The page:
Paragliding in Lima is unique. To begin with, Lima refers to both a city and the province of Peru in which it is situated. Lima, the capital of both the province and the country, is the largest city in Peru.
The city suburbs crowd against the Peruvian coastline, along which various aerial sports can be seen.
Paragliding in particular has a high profile. This might partly explain why no less than 3 candidates in an election campaign in April 2006 went paragliding off the coast to reinforce a political message!
Lima Province is a relatively flat region with its coastline facing the Pacific Ocean. Apart from the 3 main rivers running to the sea, and their valleys, the area is very dry. Dry as a bone actually. Apart from the irrigated areas and the valleys, practically nothing grows.
People who go paragliding around or in Lima get a good view of the urban sprawl which covers around 500 square km (200 square miles).
Lima's climate is surprisingly mild considering it's latitude and sea-level elevation. The highest temperature ever recorded there was only 32°C (90°F). At the same time, the humidity levels are very high and this results in fog around the urban area from May to November.
To give some idea of temperatures at various times of the year, February has the highest average maximum of 26°C, while the lowest occurs in August at 19°C. Minimums are 15°C (59°F) during August and 20°C (68°F) during February. 8°C (46°F) is the lowest temperature ever recorded in Lima.
Almost no rain, super-soggy air, mild temperatures. How's that for an unusual climate!
There are a number of popular flying spots in and around the city for paraglider pilots. The beaches of Costa Verde are known for passing paragliders and other identified flying objects. The suburban buildings come right up to the sea shore. In fact, I read something on a paragliding site that suggests that people actually slope soar a large building in this area!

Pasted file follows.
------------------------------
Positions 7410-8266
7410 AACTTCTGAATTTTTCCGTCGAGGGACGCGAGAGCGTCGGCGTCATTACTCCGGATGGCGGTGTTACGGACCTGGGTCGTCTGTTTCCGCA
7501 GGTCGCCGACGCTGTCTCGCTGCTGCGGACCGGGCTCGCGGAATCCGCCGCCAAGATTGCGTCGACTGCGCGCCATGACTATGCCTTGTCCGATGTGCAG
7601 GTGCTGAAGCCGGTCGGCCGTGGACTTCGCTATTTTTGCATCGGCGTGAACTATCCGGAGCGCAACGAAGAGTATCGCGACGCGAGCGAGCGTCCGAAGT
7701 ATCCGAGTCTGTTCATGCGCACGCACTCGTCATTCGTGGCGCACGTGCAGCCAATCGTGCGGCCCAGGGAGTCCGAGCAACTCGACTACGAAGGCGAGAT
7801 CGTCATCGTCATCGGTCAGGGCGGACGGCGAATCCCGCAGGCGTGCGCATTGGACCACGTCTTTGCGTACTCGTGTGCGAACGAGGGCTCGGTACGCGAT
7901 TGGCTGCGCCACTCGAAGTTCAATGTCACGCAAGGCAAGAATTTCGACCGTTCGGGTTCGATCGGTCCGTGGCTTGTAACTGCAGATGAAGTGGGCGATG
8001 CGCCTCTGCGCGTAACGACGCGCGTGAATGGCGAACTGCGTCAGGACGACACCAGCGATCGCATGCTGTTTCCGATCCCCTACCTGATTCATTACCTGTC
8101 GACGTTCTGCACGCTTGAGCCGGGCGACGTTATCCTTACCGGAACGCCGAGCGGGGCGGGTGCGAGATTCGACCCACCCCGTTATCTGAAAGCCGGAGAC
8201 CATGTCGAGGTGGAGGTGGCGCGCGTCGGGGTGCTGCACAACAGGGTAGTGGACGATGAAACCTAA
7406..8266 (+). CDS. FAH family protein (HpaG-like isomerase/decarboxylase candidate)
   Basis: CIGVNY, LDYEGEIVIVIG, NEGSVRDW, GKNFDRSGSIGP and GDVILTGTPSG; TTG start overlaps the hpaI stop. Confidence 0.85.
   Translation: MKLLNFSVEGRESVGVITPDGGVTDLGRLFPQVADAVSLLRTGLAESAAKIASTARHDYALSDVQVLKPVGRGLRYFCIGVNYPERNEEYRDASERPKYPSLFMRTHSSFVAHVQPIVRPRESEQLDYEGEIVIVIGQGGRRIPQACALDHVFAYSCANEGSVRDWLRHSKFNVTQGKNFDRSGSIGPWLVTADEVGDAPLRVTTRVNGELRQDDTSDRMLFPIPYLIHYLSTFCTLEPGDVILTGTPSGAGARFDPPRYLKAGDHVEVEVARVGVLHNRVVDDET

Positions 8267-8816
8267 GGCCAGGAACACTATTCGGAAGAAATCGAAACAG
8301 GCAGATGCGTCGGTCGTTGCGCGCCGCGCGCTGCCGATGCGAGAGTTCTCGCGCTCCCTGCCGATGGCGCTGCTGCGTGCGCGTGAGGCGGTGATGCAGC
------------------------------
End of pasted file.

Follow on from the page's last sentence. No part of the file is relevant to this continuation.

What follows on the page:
To be precise, the El Mirador building, with the lift band extending up to about 200 meters! Very cool. I swear I can remember dreaming about doing that sort of thing. Patches of thermal lift are also used from time to time when people go coastal paragliding in Lima.
Then there is the coastal district of Minaflores. For tourists, or anyone else who wants to, there is some tandem-paraglider action. While an instructor does the flying, the passenger can look down on the urban sprawl of Lima and the ocean waves from several hundred meters up.
Another area, Ghandi Park, is a classic coastal slope soaring site for those who go paragliding in Lima. And again, you can find yourself flying right over people's houses. This site features smooooooth Westerly sea breezes, with ample top-landing spots along the full length of the park.
If you travel north about 60km (37 miles) on the Pan American Highway, you will find a turn-off to Pasamayo. This is a huge, steep sand dune about 400 meters (1300 feet) high, letting you paraglide right out over the ocean. Talk about a paraglider-pilot-magnet. And you can just imagine some great black-and-white paragliding photography happening here.
There are some inland thermal soaring sites as well, but nothing to write home about really. Thermic paragliding in Lima is pretty modest in comparison to the booming lift areas in other sunny locations around the world.